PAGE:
and the Rules of Profes-sional Conduct barring such conduct are not enforced is specious
reasoning reminiscent of a teenager rationalizing his way out of restriction. To further
argue that attorney opposition is based upon "turf protection" is a slap in the
face to the profession as a whole.
MDPs threaten the basic principals of what it means to be an attorney.
Susan K. Chelsea
MDPs will lead to a downward spin
The hallmark of any professional is independence, both apparent and real. Incestuous
relationships between attorneys and other personal advisors - bankers, accountants,
realtors, etc. - destroy that independence and import economic motives that can compete
with a client's best interests.
MDP is simply another downward rung on the ladder we seem bent on descending, from the
dignity of a true profession into the mire of crass provision of commercial services with
little regard for the duty to independently analyze our clients' needs and situations and
provide sound, untainted advice.
Anti-gun lawsuits won't keep us safe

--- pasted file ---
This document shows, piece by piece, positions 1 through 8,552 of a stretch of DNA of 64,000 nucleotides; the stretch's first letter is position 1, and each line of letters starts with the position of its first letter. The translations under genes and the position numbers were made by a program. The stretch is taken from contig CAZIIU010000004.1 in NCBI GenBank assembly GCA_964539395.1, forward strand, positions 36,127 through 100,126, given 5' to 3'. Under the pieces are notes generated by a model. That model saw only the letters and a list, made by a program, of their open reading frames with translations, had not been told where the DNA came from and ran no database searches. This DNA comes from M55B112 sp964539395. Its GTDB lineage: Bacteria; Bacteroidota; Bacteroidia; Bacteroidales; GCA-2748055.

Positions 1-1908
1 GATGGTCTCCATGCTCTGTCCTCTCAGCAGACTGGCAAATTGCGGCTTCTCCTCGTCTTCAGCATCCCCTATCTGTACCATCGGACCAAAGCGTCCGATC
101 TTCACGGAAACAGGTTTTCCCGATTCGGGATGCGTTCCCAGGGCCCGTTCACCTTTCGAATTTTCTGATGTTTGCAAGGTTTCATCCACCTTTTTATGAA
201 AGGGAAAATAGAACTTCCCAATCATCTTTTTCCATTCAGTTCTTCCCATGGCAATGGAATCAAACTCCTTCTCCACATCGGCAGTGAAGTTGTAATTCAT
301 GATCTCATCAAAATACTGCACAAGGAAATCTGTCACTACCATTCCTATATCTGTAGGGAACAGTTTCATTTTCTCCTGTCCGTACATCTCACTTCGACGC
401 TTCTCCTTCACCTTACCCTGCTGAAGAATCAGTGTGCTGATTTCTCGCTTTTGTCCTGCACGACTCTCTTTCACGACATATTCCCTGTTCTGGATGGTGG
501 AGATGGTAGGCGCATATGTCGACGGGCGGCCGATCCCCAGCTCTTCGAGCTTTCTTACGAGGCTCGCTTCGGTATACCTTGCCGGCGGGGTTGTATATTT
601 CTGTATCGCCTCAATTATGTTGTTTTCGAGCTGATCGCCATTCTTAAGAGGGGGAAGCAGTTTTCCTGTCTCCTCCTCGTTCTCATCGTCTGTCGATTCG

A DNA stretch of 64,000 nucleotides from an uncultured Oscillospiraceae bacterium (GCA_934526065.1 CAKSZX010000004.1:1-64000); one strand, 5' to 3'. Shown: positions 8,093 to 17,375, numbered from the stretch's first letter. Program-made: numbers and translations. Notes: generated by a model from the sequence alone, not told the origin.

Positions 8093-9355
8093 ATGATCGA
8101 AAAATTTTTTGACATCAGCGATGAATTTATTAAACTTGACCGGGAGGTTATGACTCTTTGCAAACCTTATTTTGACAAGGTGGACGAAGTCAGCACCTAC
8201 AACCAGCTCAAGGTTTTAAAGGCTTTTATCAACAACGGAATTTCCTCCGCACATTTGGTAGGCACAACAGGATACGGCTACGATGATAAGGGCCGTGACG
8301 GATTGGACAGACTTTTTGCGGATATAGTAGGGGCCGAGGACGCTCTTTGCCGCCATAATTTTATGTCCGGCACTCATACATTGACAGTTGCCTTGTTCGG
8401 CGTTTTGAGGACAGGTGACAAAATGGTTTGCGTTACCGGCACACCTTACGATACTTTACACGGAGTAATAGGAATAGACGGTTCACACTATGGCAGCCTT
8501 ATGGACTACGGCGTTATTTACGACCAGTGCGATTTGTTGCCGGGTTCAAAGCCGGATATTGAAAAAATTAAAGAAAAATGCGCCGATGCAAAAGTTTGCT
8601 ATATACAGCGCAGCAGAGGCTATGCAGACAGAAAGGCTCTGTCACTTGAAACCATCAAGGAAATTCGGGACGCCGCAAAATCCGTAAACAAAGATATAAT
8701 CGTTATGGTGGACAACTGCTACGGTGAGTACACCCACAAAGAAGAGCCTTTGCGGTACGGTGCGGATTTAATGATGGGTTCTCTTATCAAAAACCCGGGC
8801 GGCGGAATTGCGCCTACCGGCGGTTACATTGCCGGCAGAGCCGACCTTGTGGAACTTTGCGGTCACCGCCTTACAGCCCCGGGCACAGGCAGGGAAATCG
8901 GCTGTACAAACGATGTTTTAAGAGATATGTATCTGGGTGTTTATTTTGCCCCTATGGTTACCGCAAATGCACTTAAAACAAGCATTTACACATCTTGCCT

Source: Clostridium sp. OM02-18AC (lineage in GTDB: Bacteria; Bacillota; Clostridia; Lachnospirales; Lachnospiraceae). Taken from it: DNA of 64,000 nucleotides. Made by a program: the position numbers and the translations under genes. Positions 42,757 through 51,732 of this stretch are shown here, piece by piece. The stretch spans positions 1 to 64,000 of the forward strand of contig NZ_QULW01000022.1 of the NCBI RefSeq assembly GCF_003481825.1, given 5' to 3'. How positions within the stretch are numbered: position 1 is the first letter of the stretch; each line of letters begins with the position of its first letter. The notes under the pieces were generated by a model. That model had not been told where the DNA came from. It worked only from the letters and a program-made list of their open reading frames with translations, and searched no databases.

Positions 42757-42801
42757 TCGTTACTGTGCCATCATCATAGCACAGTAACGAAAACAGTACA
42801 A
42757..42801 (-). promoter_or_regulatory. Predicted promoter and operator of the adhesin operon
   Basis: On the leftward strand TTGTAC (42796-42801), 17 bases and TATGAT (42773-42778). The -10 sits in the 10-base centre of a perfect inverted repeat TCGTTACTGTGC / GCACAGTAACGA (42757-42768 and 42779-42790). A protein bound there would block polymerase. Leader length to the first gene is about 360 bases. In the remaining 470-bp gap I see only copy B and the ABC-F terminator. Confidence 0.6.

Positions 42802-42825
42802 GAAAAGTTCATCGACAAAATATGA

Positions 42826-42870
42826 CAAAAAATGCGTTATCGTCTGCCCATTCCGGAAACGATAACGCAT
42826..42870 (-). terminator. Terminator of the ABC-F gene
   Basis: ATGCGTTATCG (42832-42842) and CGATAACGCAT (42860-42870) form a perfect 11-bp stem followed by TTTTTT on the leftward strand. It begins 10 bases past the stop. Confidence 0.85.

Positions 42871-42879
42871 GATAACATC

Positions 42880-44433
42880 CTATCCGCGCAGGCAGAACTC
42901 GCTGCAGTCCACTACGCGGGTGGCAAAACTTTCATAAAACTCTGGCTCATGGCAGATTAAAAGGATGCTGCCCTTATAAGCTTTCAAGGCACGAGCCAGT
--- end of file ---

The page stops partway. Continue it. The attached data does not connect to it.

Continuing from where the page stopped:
Erwin Chemerinksy's support of lawsuits by cities and victims of gun accidents holding
gunmakers liable for the negligence of gun owners where no defect is present in their
products (July Opinion) is troubling. A totally safe gun is an oxymoron; it could not
carry out the purpose for its use - firing a projectile - without some risk of harm if
Furthermore, his premise that ". . . firearms have a devastating impact on
American society," while a not-unreasonable response to the horrifying figure of
1,500 annual accidental firearms deaths, is nevertheless unsupported by empirical
evidence. When one actually checks the facts of the matter, it is seen that firearms are
in fact surprisingly safe compared to all other dangers inherent in life.
When nearly 29 times more Americans are killed in automobile accidents than from
accidental shootings, and nearly 59 times more Americans die from pneumonia or flu than
from accidental shootings, and 483 times more Americans die from heart disease than from
accidental shootings, perhaps our efforts are better directed at encouraging seatbelt use,